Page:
The Type 1, large-tanker helicopter stationed at the Payson Airport for the peak fire season months played a pivotal role in extinguishing a small fire on Monday.
The Round Fire, south of the Mazatzal Casino and north of Round Valley, only amounted to about five acres before crews had it contained, which doesn't make it especially extraordinary after the 4,000-plus acre Promontory Fire.
The presence of the helicopter, however, may have ensured that the Round Fire didn't threaten the south end of Payson, as it perhaps could have, otherwise.
The importance of the Type 1 helicopter is paramount to firefighting efforts, said Robert Ortlund, district fire management officer in Payson.
"The Round Fire would've definitely been a bigger fire without the helicopter," he said. "It would've been threatening homes on the south side of Payson.
"We've seen some real critical fires and when we have those fires in this critical condition, they're hard to knock down. The helicopter is instrumental to give firefighters an edge to fight the fire."
Currently, the helicopter is based at the Payson Municipal Airport, through a Forest Service contract with the helicopter's owners Siller Brothers, Inc. However, in the past week, the Forest Service considered relocating the aircraft to another airport, possibly in Winslow, after problems with several private pilots.
Representatives at Siller Brothers had no comment on the situation.
Five or six individuals who pay a monthly $15 fee to have access to a gate at the west end of the airport where the helicopter is most ideally stationed, have interfered with and harassed helicopter pilots and driven recklessly through the area, said Ted Anderson, airport manager.
The gate is meant for use by private aircraft entering the airport, not for ordinary vehicles seeking a mile-long shortcut, he said.
One individual, whose name is not being released, pending the results of a police investigation, is possibly facing criminal damage charges for running over a fuel hose and destroying it.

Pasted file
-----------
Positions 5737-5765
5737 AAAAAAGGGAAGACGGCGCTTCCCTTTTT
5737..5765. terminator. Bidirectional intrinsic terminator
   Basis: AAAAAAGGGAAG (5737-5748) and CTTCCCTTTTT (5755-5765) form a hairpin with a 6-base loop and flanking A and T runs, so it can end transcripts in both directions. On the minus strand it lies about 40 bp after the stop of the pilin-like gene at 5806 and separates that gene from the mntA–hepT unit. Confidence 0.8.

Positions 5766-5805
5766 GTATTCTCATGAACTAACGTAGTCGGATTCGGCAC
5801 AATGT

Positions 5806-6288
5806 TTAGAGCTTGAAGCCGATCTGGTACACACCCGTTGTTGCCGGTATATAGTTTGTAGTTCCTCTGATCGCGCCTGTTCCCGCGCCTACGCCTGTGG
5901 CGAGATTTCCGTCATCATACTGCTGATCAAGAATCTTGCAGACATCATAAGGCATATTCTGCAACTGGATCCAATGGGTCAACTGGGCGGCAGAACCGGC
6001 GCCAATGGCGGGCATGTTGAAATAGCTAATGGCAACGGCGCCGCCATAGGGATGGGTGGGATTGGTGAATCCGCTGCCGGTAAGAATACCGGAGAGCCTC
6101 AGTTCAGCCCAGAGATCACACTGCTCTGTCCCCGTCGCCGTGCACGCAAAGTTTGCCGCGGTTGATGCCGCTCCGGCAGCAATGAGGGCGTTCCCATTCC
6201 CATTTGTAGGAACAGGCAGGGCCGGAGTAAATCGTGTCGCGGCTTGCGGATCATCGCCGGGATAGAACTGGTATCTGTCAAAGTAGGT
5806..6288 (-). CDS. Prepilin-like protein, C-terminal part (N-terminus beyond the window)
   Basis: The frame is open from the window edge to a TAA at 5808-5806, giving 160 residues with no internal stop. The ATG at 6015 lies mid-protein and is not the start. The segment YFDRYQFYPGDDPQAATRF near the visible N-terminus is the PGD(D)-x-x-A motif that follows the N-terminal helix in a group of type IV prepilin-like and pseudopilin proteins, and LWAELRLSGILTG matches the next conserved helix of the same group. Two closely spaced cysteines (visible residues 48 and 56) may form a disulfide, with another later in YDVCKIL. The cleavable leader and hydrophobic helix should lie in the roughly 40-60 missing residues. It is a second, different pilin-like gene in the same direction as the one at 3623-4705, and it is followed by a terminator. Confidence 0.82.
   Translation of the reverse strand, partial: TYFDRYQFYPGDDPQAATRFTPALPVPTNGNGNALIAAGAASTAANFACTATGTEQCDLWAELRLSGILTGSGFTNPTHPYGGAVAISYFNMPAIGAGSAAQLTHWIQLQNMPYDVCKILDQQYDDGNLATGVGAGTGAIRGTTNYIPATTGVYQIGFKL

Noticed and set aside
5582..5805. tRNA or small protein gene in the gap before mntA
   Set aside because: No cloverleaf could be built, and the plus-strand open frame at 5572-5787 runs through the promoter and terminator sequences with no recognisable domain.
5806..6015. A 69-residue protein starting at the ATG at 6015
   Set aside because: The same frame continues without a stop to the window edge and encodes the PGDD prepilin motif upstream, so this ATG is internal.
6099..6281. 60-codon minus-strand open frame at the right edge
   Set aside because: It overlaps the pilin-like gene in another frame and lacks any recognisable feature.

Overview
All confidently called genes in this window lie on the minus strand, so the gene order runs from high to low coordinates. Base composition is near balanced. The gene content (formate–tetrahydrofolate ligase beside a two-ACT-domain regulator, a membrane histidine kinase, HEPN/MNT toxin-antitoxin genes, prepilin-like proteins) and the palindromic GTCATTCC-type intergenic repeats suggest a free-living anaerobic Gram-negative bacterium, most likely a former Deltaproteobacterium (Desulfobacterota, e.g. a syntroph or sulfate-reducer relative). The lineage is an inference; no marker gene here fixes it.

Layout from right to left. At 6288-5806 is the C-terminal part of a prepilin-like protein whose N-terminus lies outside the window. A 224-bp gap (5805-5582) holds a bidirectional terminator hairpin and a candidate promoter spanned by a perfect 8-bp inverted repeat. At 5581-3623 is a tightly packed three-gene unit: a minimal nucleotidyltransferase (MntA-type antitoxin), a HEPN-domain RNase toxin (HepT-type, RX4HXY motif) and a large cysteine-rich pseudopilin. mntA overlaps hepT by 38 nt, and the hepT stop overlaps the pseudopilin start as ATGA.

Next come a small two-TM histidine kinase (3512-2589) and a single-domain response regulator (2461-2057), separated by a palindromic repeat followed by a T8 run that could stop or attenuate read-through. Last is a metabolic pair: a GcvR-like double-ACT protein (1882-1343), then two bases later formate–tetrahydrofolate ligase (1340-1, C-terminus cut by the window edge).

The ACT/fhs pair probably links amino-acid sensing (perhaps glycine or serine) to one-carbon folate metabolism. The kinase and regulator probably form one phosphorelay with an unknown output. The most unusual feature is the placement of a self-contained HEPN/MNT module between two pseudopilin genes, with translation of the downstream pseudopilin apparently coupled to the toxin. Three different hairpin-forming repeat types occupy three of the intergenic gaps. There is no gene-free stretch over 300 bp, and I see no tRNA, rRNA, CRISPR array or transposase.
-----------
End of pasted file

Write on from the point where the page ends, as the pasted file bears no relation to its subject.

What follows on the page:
Payson Police Commander Don Engler said the investigation was ongoing and, as of Wednesday afternoon, charges had not yet been filed for criminal damage to the helicopter's equipment.
Engler said he believed the situation was improving between the parties involved.
"I think we're able to get some things resolved," he said. "I believe (the individuals) were cooperating with the officers who talked to them."
Supervisor Tommie Martin said the individuals are acting recklessly and disrespectfully.
"It boggles my mind that residents of this town would harass members of a fire crew," she said.
Martin said that moving the helicopter, which can hold up to 700 gallons of water per trip, to Winslow or Show Low would inhibit quick response times on fires in the Payson Ranger District and around Payson and its outlying communities.
"It's an hour response, versus a 10-minute response," she said.
Currently, the Forest Service has moved the helicopter to the east end of the airport, where it will most likely stay until the issue is sorted out or the situation changes, Ortlund said.
"Security is a bigger issue than it was before (Sept. 11)," he said. "Airport security is no-nonsense now."
Although the helicopter is more secure at the east end of the airport, it causes some planes to alter their normal take-off and landing courses, Anderson said.
He said that some aircraft now have to do extra back-taxiing to avoid the large helicopter.